The focus for ANTA in the coming weeks is the Commonwealth Games, as well as the summer festivals in Edinburgh. Being the latest endeavour, the Glasgow store will really benefit from the influx of tourists and footfall that the upcoming games will bring. With this in mind, the two shops were to be re-styled, to maximise the interest from new customers. This week I worked to assist the Interior Designers as a ‘visual merchandiser.’ With careful planning, the shops were transformed from home-ware showrooms, into tourist-friendly gift-shops. Large items and breakables were moved away from the front of the shop, and hand-luggage style bags and small gift items like scarves and mugs were made the focus. It was fascinating to see the planning and thought that goes into how a store is laid out, and how it directly influences how customers buy.

My personal contribution the restyling was designing new large scale window display posters, and contacting printers for quotes and trying to get the best deal! I also worked on the wording and design of the new decals – the vinyl graphics which would feature in the windows of the shops.

Eight weeks with a company is both a short and a long time. In a business sense I think it would take a few years to really see a business evolve. ANTA’s plans for the future are very exciting, and if given the chance I would love to see how their plans to expand and potentially move internationally come into fruition. So in that sense I feel eight weeks isn’t quite enough, but I have also seen and achieved a lot. I have made some great business contacts as well as wonderful friendships, learnt a lot about business, and really found my place in the ANTA team.

One more week to go, let’s make the most of it!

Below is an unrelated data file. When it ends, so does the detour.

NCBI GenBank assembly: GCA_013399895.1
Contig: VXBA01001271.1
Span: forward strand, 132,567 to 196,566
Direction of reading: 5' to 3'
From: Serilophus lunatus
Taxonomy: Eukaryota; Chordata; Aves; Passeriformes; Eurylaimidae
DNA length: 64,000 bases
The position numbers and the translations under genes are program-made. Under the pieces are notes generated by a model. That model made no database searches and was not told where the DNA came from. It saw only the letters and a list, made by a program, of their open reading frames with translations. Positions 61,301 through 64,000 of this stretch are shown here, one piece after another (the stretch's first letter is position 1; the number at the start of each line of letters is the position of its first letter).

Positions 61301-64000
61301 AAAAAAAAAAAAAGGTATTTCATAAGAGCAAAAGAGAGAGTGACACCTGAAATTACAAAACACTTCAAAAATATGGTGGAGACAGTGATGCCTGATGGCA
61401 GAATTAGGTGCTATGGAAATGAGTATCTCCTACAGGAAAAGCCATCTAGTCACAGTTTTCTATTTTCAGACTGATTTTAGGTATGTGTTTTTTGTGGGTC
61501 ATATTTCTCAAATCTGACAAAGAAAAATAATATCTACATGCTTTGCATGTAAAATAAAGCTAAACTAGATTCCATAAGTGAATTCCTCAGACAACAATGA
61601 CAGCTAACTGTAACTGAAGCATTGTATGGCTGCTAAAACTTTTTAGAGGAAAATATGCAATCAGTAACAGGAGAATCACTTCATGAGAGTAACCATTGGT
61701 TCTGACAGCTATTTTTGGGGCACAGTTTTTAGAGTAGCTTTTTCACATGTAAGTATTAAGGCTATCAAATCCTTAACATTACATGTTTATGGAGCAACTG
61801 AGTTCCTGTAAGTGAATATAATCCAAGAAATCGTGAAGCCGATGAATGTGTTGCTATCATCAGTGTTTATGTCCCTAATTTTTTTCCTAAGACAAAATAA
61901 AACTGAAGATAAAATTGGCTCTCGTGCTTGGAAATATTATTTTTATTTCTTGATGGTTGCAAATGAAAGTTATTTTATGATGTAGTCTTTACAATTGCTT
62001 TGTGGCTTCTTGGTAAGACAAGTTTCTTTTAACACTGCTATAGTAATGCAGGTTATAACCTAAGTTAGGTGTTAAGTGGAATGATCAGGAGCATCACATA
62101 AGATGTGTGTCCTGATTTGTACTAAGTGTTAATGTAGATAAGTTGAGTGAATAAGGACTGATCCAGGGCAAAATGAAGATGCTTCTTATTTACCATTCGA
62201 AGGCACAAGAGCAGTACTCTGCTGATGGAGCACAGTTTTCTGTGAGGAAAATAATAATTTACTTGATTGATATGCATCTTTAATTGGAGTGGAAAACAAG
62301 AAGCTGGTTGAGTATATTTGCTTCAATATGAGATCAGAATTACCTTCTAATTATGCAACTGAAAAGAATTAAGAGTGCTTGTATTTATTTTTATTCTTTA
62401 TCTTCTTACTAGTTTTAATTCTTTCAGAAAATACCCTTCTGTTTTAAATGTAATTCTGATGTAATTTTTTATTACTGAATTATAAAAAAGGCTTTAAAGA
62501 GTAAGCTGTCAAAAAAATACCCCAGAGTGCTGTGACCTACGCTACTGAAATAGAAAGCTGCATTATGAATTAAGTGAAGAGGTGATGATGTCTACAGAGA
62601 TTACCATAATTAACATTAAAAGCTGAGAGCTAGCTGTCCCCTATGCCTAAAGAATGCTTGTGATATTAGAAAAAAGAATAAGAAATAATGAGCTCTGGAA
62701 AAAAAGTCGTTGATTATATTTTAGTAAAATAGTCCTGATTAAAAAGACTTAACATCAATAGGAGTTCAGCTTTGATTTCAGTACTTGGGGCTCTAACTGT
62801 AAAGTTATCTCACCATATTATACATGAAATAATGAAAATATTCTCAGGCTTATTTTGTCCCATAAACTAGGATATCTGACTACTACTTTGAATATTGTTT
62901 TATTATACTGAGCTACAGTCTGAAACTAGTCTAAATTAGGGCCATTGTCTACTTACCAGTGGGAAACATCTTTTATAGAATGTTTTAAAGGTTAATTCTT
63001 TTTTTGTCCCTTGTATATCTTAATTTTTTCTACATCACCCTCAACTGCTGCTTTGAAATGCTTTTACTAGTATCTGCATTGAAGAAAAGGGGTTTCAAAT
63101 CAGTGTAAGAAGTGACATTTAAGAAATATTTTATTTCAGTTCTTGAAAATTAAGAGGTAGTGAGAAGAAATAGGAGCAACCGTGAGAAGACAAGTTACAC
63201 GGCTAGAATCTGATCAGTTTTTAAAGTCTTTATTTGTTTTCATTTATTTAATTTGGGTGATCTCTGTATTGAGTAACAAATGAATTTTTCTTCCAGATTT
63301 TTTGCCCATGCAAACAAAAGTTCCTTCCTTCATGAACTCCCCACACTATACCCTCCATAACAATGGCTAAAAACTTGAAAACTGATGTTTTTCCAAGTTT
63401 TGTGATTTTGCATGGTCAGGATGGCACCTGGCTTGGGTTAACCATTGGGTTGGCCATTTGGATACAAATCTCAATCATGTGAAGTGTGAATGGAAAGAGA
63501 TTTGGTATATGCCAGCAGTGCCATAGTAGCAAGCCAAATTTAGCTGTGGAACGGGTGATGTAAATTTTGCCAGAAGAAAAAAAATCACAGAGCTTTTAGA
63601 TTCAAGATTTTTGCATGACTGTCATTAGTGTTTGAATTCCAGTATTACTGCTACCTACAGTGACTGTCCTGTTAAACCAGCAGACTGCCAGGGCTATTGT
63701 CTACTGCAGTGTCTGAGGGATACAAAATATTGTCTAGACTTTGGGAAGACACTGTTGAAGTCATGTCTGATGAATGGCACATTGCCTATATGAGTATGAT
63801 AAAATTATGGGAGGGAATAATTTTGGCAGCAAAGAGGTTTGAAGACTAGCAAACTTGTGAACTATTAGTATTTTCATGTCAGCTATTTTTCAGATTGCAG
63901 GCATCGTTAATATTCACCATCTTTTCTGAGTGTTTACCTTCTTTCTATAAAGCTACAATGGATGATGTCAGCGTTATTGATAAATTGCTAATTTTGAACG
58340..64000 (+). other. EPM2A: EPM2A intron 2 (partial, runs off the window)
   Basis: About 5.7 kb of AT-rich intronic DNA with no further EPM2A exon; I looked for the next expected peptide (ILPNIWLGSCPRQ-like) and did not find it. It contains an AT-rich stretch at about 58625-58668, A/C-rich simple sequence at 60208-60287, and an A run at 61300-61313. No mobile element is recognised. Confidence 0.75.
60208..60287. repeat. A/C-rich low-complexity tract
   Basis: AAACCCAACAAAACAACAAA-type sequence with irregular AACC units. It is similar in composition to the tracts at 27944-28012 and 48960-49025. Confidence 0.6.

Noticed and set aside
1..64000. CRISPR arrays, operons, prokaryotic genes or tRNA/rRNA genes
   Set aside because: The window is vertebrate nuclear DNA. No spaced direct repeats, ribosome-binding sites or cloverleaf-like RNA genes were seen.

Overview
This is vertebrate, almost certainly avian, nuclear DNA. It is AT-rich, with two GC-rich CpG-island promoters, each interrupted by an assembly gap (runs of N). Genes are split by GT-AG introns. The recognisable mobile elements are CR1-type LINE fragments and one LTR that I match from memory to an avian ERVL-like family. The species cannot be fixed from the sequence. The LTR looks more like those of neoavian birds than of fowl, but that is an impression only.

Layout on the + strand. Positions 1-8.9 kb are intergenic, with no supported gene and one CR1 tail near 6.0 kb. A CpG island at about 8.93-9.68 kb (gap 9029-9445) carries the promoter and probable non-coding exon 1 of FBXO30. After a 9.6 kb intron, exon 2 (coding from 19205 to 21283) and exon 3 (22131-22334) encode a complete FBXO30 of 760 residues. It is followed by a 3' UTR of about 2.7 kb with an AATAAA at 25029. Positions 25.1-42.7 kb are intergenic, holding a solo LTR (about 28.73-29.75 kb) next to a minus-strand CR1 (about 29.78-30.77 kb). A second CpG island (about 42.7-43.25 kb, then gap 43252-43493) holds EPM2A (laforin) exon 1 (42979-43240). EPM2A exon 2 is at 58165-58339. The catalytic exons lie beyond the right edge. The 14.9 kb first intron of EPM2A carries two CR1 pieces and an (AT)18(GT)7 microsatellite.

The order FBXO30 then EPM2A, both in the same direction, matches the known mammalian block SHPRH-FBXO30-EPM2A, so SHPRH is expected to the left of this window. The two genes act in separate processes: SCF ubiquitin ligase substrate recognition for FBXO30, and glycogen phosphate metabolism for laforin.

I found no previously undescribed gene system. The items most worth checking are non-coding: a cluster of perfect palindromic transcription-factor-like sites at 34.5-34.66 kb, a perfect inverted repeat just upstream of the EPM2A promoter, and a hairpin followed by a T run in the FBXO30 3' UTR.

From top left, visiting Katie in Troon, Mum and Dad come to Edinburgh, myself at the beach, and Claire, Eleanor and Heather – my ANTA sisters

It’s All About Balance – Week Five at ANTA

One of the lessons I have learnt on my internship is the importance of balance. Across ANTA’s different departments, balance comes into play – Production have to weigh up how much stock to produce versus how many orders they might get though, Accounts must balance their monthly budgets with retail sales, and Management have to consider the day to day running of the business as well as considering how it will perform long term. This idea of long and short term has been of particular interest to me, as I have been working within both aspects during my time at ANTA.

On Saturday I decided to even up my current Work/Life Balance and be a bit of a tourist in Edinburgh. I had a really chilled out day visiting bookshops and galleries and enjoying what the Grassmarket had to offer. A highlight was an exhibition at the Fruitmarket Gallery by Jim Lambie, a graduate from Glasgow School of Art. The first of his striking works was a room full of disorientating mirrored ladders. The rainbow ladders stretched to the ceiling and appeared to transform the space as you moved between them. Next I was led up the stairs by Zubop, an environmental artwork made up of hundreds of meters of multi-coloured vinyl tape, which covered the floor of the entire gallery. One of my favourite pieces was the colourful potato sacks which protruded crudely from the walls.

Lambie manages to take everyday objects (mirrors, hangers, tinfoil) and create something vibrant and beautiful which draws you in. I suppose you could compare his ethos to ANTA in a way – Annie has transformed tartan, something that is nowadays commonplace and mass-produced, using carefully balanced colours and created products and spaces that are elegant and enchanting.

Lambie's Technicolour Dreamworld
Lambie’s Technicolour Dreamworld

I had another lesson in balance on Saturday night as I precariously served champagne to guests at the Stewart Society dinner that was hosted in ANTA’s George Street showroom. The flagship store was transformed into a temporary dining hall, where Stewarts from around the world descended for a slap-up dinner, all prepared by my colleagues and I in the stockroom! For such a last minute affair, I think we managed to deliver quite the feast of roast beef, salmon, innumerable salads, and finished with strawberries and cream.

Clicking and Collecting – I had a fun day in Edinburgh taking lots of photos and picking up some bits and bobs at bookshops.
Clicking and Collecting – I had a fun day in Edinburgh taking lots of photos and picking up some bits and bobs at bookshops.